But there’s a fly in the ointment: Research shows that low self esteem isn’t strongly associated with poor mental health. In a painstakingly - and probably painful! - review, Roy Baumeister and his colleagues (2003) canvassed over 15,000 studies linking self-esteem to just about every conceivable psychological variable. They found that self-esteem is minimally related to interpersonal success, and not consistently related to alcohol or drug abuse. Perhaps most surprising of all, they found that “low self-esteem is neither necessary nor sufficient for depression” (Baumeister et al., 2003, p. 6).

Myth # 4: Human memory works like a tape recorder or video camera, and accurately records the events we’ve experienced
Despite the sometimes all-too-obvious failings of everyday memory, surveys show that many people believe that their memories operate very much like tape recorders, video cameras, or DVDs. It’s true that we often recall extremely emotional events, sometimes called flashbulb memories because they seem to have a photographic quality (Brown & Kulik, 1977). Nevertheless, research shows that even these memories wither over time and are prone to distortions (Krackow, Lynn, & Payne, 2005-2006).

Today, there’s broad consensus among psychologists that memory isn’t reproductive—it doesn’t duplicate precisely what we’ve experienced—but reconstructive. What we recall is often a blurry mixture of accurate and inaccurate recollections, along with what jells with our beliefs and hunches. Rather than viewing our memory as a tape recorder, we can more aptly describe our memory as an ever-changing medium that highlights our ability to create fluid narratives of our experiences.

Myth # 5: Hypnosis is a unique “trance” state that differs in kind from wakefulness
Popular movies and books portray the hypnotic trance state as so powerful that otherwise normal people will commit an assassination (The Manchurian Candidate); commit suicide (The Garden Murders); perceive only a person’s internal beauty (Shallow Hal); and our favorite, fall victim to brainwashing by alien preachers who use messages embedded in sermons (Invasion of the Space Preachers).

But research shows that hypnotized people can resist and even oppose hypnotic suggestions (Lynn, Rhue, & Weekes, 1990; Nash, 2001), and won’t do things that are out of character, like harming people they dislike. In addition, hypnosis bears no more than a superficial resemblance to sleep: Brain wave studies reveal that hypnotized people are wide awake.

So there’s no reason to believe that hypnosis differs in kind from normal wakefulness. Instead, hypnosis appears to be only one procedure among many for increasing people’s responses to suggestions.

More information about each of these myths and a complete list of references are available in 50 Great Myths of Popular Psychology.

Review

"Written in an accessible and entertaining style, the book examines a wide range of myths from all areas of psychology. . . Accordingly, the book is a much-needed antidote to the avalanche of misinformation that masquerades as psychology and should be required reading for anyone with a passing interest in psychology or, for that matter, the human condition." (Department of Psychology, 1 June 2011)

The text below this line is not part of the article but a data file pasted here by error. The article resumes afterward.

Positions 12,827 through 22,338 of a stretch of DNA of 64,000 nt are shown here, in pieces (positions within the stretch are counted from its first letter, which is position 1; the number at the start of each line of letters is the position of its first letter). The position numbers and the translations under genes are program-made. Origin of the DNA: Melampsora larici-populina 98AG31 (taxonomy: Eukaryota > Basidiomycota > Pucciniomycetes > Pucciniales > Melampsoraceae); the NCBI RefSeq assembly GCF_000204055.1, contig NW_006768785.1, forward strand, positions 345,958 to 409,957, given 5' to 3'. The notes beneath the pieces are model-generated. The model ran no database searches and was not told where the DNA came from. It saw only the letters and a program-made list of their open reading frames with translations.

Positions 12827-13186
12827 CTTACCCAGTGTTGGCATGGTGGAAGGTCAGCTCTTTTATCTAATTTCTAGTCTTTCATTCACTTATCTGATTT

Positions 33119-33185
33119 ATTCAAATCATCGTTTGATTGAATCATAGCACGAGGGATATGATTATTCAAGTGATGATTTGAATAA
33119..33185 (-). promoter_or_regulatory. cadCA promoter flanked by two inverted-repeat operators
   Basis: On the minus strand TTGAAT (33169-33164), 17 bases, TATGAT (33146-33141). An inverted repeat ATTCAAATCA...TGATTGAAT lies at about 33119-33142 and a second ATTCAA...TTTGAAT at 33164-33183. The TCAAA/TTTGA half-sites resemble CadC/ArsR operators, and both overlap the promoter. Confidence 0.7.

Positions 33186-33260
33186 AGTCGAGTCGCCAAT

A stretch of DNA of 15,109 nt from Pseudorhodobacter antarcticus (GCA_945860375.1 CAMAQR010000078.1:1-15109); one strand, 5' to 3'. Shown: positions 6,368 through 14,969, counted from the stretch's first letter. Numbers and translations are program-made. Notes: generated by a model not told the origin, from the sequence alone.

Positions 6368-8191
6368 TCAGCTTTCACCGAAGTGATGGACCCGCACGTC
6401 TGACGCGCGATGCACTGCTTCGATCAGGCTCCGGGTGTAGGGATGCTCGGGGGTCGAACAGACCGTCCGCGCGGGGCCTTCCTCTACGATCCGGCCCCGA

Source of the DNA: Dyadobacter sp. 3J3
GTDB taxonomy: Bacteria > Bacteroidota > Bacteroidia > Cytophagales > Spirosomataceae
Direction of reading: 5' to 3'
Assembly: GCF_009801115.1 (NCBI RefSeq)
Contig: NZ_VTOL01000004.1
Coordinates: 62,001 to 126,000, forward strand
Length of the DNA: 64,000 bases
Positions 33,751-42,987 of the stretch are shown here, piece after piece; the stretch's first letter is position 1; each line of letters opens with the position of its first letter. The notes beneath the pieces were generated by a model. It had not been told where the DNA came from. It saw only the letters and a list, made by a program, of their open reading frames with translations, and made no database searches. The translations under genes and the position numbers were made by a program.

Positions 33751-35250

"Not only does the book illustrate just how often our intuitions are wrong, it also shows us how - in comparison to the truth - uninteresting they are. Shallow judgments imply over-confidence, assumption and monotomy. Assuming that you know something prior to giving any consideration to where that knowledge comes from is a mistake for many reasons but perhaps most of all because such presumption precludes surprise. To be surprised - shocked, provoked, scandalized - is a pleasure. . . 50 Great Myths of Popular Psychology tells us that we need urgently to deal with our tendency to judge books by their covers. And just maybe, rather than considering any idealistic appeal to our rationalism, we should deal with this problem by considering an inversion similar to Kubrick's: for now at least, when it comes to presenting discoveries about the mind, we ought not to try in vain to change our nature - our tendency towards prejudice - but instead do something simpler: tell better stories, and design better covers." (The Skeptic, 2011)

"As you can tell from my reactions above I found this a very informative book and I'm only touching on particular things with my comments. If you're a writer, this book should be read post-haste so you don't keep repeating things you thought were true and obviously aren't. For everyone else, the revelations should make you sit up and take heed of what not to be taken in by." (SFCrowsnest.co.uk, 1 May 2011)

"This would be an ideal book to have in offices where people have to spend some time waiting for appointments." (Education Digest, November 2010)

"This book would suit educators involved in study skills and critical thinking courses who might be looking for some new angles with which to update or spruce up their courses. It should be equally digestible to the A-level student and the first-year undergraduate."  (PLATH, December 2010)

"I love 50 Great Myths and used it in my winter seminar.  This should be on every psychologist's shelf." (Dartmouth Alumni Magazine, October 2010)

"This is a refreshing and fun look at many of the concepts that have been accepted as fact by our popular culture." (Book End Babes, September 01, 2010)

"At the end of each sub-section covering an individual myth is a list of anti-factoids about related matters and their factual antidotes. By this means a considerable range of topics is covered." (Education Review, July 2010)

"Maybe we should pay more attention to books like 50 Great Myths of Popular Psychology: Shattering Widespread Misconceptions about Human Nature. The four psychology professors who authored this enlightening book are up against the roughly 3,500 self-help titles, a lot of them based on false premises, that are published in the U.S. every year." (Poe'sDeadly Daughters, April 2010)